There’s been a 20% increase in job seekers dropping out of the hiring process over the past year, according to the Washington Post. That’s a major shift and makes one thing abundantly clear — in a tight talent market, candidates can afford to be picky and aren’t afraid to shift gears quickly.
To help you avoid candidate drop out, we’ve put together a list of common reasons candidates leave the hiring process — plus simple strategies to keep them engaged.
1. Your job titles aren’t resonating with candidates
Just because your company calls the job one thing, that doesn’t mean other companies call it by the same name. Spend some time searching for similar job titles and noting any variations that come up frequently in the results.
And before you reach out, take the time to read the candidate’s profile to ensure they match the requirements, not just the job title, to improve your chances of a positive response.
It’s also worth considering that some candidates may not want to move into an identical role at a different company. Many people take a new job to move up, not sideways. Depending on the needs of the role, it may be worth searching for staff in more junior positions — they’ll likely be thrilled to be considered for a loftier role.
2. You’re not looking past the first few pages of your search results
Think about it: Your competitors are probably searching for the exact same keywords that you are. And since no one has the time to sift through 100 pages of results, they’re reaching to the same people that you are — the people they come across first. Those candidates may be sick of hearing from recruiters at this point, which can hurt your response rate.
Luckily, there’s a simple fix to this problem: skip a few pages. In fact, sourcing master Glen Cathey recommends “starting from the bottom” — begin with the very last page of results and work your way forward.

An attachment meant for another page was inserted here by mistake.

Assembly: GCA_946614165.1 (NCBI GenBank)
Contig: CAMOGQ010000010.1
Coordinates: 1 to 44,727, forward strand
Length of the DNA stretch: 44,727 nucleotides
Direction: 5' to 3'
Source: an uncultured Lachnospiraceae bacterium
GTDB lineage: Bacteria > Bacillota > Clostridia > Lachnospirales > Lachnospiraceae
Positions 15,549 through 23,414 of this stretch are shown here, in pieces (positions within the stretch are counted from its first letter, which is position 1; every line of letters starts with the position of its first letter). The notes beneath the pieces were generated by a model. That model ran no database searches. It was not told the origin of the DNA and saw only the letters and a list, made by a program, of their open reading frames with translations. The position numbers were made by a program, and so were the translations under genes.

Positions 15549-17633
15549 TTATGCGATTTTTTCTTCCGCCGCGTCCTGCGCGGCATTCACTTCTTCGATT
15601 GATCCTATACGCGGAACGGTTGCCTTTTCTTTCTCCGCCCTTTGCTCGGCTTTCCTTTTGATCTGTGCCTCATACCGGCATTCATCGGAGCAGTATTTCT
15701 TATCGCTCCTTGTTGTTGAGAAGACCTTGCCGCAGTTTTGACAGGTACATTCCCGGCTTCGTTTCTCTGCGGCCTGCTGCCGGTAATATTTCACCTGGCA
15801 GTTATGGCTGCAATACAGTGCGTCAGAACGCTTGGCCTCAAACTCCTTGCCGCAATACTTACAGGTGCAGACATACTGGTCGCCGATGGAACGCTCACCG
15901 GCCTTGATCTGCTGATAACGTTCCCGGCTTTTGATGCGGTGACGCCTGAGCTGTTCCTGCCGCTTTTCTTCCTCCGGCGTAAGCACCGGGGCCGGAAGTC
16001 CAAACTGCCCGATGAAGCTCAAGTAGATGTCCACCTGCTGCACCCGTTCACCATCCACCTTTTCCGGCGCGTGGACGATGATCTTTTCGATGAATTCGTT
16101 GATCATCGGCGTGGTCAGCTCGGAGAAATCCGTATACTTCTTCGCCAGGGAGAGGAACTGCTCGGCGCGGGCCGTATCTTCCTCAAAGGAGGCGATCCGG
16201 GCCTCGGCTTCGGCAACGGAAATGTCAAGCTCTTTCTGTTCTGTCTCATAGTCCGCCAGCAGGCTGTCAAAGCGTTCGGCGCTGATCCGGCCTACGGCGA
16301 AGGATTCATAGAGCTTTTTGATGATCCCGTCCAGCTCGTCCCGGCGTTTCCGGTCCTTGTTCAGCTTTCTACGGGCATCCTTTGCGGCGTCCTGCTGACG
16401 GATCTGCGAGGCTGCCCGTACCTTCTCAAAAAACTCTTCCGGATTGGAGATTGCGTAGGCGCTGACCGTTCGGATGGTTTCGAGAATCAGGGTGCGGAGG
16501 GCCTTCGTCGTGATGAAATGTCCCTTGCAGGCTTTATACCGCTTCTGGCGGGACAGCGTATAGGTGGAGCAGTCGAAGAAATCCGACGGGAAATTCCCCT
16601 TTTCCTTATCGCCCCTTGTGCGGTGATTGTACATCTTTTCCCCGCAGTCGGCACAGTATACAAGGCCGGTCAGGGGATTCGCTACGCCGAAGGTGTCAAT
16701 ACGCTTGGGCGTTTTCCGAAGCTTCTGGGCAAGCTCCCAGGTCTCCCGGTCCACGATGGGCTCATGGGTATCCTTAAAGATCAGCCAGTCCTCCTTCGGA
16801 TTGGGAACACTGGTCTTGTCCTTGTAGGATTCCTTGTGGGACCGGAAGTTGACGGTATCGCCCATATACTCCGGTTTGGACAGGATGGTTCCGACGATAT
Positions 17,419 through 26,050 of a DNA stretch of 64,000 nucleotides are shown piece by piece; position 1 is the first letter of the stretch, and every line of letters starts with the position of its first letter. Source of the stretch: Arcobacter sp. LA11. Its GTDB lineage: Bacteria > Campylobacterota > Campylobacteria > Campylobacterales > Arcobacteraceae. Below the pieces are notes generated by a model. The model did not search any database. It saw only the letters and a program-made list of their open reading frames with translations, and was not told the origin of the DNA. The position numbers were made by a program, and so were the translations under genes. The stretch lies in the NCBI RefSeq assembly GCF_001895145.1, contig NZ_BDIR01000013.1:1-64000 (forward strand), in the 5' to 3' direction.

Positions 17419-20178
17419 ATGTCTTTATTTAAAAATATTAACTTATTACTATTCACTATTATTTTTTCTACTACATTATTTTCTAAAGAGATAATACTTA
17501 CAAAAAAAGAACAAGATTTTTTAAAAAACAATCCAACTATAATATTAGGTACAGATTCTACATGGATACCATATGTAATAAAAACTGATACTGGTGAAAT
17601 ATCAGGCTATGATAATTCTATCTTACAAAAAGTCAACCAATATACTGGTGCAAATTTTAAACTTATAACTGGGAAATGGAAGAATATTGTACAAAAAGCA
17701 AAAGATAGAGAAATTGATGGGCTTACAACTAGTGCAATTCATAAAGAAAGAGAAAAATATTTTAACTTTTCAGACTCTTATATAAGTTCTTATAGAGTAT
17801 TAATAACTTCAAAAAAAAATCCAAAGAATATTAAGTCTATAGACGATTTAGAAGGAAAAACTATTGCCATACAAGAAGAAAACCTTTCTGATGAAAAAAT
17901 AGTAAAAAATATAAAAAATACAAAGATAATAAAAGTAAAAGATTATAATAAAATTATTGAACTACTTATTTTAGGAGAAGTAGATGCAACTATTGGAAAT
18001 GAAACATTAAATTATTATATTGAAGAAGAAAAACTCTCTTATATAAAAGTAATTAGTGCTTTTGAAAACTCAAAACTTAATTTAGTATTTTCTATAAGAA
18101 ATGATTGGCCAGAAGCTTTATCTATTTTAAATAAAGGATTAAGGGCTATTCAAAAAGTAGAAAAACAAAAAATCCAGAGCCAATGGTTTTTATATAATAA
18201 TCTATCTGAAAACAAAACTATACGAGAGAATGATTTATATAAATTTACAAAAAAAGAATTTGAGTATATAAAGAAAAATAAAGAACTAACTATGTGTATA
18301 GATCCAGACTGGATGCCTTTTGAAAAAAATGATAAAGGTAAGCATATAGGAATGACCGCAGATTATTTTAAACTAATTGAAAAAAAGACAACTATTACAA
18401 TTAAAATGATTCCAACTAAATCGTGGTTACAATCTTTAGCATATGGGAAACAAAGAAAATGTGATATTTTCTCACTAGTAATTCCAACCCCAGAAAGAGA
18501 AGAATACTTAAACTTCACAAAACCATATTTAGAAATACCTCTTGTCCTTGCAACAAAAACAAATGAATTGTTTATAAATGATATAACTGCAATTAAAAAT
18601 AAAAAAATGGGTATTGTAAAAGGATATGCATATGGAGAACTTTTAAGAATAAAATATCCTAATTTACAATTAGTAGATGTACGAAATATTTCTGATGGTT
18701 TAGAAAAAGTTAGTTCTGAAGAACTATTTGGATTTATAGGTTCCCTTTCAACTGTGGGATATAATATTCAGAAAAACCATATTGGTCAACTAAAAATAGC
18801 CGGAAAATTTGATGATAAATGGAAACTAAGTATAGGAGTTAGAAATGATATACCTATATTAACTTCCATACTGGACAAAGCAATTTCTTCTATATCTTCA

3. Your job posts are missing the information that candidates care about most
Too many job descriptions are focused solely on what the company wants from its candidates. But hiring is a two-way street — and candidates want to know what they’ll get out of the role too. If the job description doesn’t do this, they may not bother to apply.
LinkedIn research found that the parts of the job description candidates care about most are details around compensation and benefits. They also want to hear what the day-to-day experience will be like, of course. But first, they need to know if the salary will be financially feasible for them.
Sharing a salary range on your job posts helps set expectations up front. This can ultimately increase the likelihood that a candidate will accept an offer, since there’s no chance of them being caught off guard by a salary that’s lower than they expected. It can also show your company’s commitment to transparency and ensuring fair pay, which can build trust among historically underpaid candidate pools.
4. Your emails are too vague and don’t clearly explain next steps
Avoid the temptation to send vague messages like, “we’ll be in touch soon.” Without establishing a clear timeline and next steps, it’s easy for candidates to become disengaged — making them more likely to drop out of the process or accept an offer elsewhere.
Be proactive. Instead of asking the candidates when they might be free for a chat, suggest a few times that could work to keep things moving. When you can’t give them an answer right away, tell them they’ll hear from you within a certain number of days — and keep your promise.
By keeping the candidate informed about what will happen next, you incentivize them to stick around.
5. You’re not gathering feedback throughout the hiring process and learning from past mistakes
To continuously improve the candidate experience and keep people engaged and invested in the process, it’s essential to keep track of what candidates are saying about you.
Read your reviews online, and have honest conversations with new hires to learn about their experience. You should also try to gather feedback from all candidates who go through the hiring process, not just the people you eventually hire. This will make it easier to spot areas for improvement, helping you address them before they can become bigger problems.